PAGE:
Return to the Mound

Animating Infinite Potential in Clay, Food, and Compost

Authored by: Eleanor Margolies

The Routledge Companion to Puppetry and Material Performance

Print publication date:  July  2014
Online publication date:  July  2014

Print ISBN: 9780415705400
eBook ISBN: 9781315850115
Adobe ISBN: 9781317911722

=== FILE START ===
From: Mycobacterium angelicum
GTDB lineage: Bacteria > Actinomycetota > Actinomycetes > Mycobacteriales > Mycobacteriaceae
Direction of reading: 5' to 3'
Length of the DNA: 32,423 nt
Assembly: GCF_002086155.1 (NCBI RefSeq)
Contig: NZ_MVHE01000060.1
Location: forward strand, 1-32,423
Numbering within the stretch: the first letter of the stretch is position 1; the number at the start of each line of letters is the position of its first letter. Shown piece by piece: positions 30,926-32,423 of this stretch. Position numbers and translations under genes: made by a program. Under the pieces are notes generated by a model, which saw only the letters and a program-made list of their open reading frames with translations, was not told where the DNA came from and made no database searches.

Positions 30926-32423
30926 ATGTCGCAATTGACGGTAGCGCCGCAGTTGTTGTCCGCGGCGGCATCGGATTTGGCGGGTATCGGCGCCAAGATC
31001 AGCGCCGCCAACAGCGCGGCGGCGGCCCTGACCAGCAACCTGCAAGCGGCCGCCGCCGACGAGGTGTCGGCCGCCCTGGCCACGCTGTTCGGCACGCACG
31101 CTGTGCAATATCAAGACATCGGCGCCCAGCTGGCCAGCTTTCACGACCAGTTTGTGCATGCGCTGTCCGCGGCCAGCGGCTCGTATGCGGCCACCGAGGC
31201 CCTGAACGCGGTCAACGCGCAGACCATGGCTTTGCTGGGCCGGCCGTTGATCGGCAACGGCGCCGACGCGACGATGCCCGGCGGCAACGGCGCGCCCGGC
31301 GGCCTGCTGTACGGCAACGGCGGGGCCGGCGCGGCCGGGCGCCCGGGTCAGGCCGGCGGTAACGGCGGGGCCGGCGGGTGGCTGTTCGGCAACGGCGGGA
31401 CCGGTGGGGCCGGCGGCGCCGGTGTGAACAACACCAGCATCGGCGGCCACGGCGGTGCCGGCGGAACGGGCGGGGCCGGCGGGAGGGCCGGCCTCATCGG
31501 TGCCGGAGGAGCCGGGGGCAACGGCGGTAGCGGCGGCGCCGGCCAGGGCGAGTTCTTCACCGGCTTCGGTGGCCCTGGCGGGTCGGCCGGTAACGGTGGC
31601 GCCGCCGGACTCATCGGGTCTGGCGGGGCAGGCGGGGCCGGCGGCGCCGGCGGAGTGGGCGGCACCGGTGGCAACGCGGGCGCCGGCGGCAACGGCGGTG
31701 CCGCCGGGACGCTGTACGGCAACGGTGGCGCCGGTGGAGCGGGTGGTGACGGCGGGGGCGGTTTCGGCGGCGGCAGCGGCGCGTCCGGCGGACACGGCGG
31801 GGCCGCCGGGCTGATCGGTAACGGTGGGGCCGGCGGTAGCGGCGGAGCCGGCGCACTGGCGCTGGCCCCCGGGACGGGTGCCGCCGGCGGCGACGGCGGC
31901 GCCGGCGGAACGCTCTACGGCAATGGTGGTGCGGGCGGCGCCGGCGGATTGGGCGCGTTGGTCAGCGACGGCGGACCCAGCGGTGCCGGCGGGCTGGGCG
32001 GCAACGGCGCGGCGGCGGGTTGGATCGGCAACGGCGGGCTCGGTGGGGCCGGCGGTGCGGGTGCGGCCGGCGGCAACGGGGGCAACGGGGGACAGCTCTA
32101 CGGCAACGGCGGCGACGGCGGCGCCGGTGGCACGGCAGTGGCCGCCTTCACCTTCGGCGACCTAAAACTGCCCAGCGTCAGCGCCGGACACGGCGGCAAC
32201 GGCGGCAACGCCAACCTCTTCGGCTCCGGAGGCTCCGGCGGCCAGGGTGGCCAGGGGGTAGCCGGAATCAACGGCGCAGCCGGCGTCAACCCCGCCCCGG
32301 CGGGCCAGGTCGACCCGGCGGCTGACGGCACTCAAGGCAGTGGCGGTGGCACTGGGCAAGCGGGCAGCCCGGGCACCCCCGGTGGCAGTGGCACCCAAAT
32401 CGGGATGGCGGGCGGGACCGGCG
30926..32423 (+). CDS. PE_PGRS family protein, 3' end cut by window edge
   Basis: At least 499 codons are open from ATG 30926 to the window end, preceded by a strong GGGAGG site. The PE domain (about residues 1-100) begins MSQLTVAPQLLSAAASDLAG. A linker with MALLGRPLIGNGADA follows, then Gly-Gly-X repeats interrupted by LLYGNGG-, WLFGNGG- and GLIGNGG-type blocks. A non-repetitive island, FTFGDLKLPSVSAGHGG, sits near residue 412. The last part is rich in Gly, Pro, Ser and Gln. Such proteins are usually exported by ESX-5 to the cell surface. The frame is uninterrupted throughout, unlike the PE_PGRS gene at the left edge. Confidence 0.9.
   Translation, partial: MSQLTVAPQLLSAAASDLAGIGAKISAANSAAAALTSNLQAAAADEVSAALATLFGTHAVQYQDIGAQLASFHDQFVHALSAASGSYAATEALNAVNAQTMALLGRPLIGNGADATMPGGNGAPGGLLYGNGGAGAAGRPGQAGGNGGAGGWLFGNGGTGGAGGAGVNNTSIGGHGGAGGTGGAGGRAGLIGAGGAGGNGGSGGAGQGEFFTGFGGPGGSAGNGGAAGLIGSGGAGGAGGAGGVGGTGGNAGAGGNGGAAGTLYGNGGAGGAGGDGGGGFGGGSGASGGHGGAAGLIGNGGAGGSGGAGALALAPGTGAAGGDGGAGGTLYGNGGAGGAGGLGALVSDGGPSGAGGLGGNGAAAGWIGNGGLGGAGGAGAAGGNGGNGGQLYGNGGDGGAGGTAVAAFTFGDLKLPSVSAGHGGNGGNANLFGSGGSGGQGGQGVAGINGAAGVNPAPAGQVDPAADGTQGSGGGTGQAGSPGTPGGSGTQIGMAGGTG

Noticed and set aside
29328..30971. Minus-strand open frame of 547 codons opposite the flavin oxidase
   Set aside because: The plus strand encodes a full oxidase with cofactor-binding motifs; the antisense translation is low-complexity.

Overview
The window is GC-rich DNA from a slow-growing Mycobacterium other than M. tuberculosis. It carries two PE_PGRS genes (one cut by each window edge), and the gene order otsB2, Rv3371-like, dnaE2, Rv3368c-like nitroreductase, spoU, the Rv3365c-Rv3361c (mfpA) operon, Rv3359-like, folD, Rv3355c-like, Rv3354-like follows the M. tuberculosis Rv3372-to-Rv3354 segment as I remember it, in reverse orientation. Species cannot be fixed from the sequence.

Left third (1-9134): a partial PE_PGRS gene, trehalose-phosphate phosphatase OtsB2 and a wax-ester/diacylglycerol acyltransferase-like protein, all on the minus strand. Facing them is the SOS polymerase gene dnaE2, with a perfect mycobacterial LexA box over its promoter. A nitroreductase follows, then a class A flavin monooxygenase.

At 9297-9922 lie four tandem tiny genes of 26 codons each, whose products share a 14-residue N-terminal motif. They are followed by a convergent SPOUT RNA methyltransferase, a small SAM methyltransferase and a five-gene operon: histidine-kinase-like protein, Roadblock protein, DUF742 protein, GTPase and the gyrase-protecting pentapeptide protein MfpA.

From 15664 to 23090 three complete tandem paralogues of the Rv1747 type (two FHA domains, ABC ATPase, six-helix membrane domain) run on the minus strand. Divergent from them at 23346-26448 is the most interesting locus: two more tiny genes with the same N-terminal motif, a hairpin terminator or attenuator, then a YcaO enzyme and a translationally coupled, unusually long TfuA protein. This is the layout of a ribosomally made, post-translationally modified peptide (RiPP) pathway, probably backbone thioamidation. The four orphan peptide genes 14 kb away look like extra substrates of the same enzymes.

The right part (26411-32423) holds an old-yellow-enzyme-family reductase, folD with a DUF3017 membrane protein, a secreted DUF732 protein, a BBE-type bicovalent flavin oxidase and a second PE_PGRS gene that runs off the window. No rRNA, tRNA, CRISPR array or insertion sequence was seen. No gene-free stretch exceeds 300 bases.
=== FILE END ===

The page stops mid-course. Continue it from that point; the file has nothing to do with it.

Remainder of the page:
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This chapter explores the live animation of food and clay in theatrical contexts, suggesting that “object animation” or “material animation” can help to dissolve the conceptual division between living and inert matter. Although this division appears to be one of the most fundamental concepts in everyday use, when we seek to understand processes such as the food cycle or the effect of radioactivity on genes, a more complex picture emerges. For example, a loaf of bread may appear to be an inert block of matter when sliding along a supermarket conveyor belt, but when it is eaten, its proteins, vitamins, and minerals interact with acids, enzymes, and bacteria in the body; the bread becomes integrated in the living body as well as fueling it. The science of the twentieth century opened up many new fields of study in which living and (apparently) inert matter interact. We are still digesting these concepts in the wider culture. Jane Bennett argues in Vibrant Matter (2010) that a rigid division between “matter” and “life” is partly to blame for our difficulties in conceiving of active interactions between substances, people, and animals. I will suggest that some contemporary puppetry succeeds in dramatizing the potential of matter to play an active part in life.

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